Scheduled Refresh for SPICE Data Sets on Amazon QuickSight
QuickSight uses SPICE (Super-fast, Parallel, In-Memory Calculation Engine), a fully managed data store that enables blazing fast visualizations and can ingest data from AWS, on-premises, and cloud sources. Data in SPICE could be refreshed at any time with the click of a button within QuickSight. This post announced the ability to schedule these refreshes!

Harmonize, Search, and Analyze Loosely Coupled Datasets on AWS
You have come up with an exciting hypothesis, and now you are keen to find and analyze as much data as possible to prove (or refute) it. There are many datasets that might be applicable, but they have been created at different times by different people and don’t conform to any common standard. In this blog post, we will describe a sample application that illustrates how to solve these problems. You can install our sample app, which will harmonize and index three disparate datasets to make them searchable, present a data-driven, customizable UI for searching the datasets to do preliminary analysis and to locate relevant datasets, and integrate with Amazon Athena and Amazon QuickSight for custom analysis and visualization.

FROM THE ARCHIVE

Building Event-Driven Batch Analytics on AWS
Modern businesses typically collect data from internal and external sources at various frequencies throughout the day. In this post, you learn an elastic and modular approach for how to collect, process, and analyze data for event-driven applications in AWS.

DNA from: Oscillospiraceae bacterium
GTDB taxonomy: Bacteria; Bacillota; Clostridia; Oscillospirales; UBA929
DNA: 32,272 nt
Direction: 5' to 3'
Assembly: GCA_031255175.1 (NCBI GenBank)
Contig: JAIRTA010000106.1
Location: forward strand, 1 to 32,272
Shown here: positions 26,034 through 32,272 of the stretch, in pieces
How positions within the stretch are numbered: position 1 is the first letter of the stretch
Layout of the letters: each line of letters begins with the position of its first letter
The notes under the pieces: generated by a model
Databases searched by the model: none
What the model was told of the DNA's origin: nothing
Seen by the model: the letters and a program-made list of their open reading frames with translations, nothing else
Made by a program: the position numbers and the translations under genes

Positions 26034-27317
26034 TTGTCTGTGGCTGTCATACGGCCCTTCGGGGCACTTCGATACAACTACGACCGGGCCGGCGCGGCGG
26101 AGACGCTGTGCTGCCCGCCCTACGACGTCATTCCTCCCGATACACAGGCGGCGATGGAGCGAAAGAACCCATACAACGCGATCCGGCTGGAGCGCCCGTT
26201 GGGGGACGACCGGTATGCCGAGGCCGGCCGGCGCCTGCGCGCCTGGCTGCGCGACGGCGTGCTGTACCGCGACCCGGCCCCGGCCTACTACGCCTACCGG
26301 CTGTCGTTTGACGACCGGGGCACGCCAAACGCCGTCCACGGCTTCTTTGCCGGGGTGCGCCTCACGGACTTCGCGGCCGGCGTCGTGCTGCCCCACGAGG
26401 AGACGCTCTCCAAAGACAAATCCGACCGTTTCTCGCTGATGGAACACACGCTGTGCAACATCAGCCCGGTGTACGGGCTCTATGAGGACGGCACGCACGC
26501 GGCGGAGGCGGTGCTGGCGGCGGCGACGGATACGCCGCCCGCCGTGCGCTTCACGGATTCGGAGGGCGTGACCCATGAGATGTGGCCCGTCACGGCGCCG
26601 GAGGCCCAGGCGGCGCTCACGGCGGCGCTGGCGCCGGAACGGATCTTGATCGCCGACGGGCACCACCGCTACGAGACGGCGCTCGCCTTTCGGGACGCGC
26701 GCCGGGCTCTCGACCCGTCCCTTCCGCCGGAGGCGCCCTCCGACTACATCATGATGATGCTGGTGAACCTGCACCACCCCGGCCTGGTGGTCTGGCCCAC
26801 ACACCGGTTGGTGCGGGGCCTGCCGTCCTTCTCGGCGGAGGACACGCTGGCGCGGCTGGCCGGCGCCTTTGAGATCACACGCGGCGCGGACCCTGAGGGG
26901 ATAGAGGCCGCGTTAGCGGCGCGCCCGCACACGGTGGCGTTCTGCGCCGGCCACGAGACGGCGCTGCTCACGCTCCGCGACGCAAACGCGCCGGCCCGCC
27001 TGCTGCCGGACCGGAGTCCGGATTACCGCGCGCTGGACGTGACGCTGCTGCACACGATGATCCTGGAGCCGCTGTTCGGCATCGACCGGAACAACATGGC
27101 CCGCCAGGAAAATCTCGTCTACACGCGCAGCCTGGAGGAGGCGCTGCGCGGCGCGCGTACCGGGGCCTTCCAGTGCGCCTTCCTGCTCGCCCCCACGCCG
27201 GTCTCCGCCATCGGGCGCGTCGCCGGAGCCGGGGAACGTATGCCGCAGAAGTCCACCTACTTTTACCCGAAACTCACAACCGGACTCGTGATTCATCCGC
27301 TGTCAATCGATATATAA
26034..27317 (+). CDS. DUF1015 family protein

Want to learn more about Big Data or Streaming Data? Check out our Big Data and Streaming data educational pages.

Leave a comment below to let us know what big data topics you’d like to see next on the AWS Big Data Blog.

AWS Big Data is Coming to HIMSS!

Post Syndicated from Christopher Crosbie original https://aws.amazon.com/blogs/big-data/aws-big-data-is-coming-to-himss/

The AWS Big Data team is coming to HIMSS, the industry-leading conference for professionals in the field of healthcare technology. The conference brings together more than 40,000 health IT professionals, clinicians, administrators, and vendors to talk about the latest innovations in health technology. Because transitioning healthcare to the cloud is at the forefront of this year’s conversations, for the first time, HIMSS is hosting a conference pre-day on February 19 that is focused on the use of cloud in healthcare.

explore_aws_healthcare

This year’s conference will be held at the Orange County Convention Center in Orlando, Florida from February 20 – 23. You can visit us at booth 6969 to learn about how AWS healthcare customers like Cambia and Cleveland Clinic are leveraging cloud-based analytics to support healthcare’s digital transformation. The booth will be staffed by AWS certified solution architects who can answer questions about transitioning existing health applications into the cloud or creating new big data solutions to meet the evolving needs of healthcare.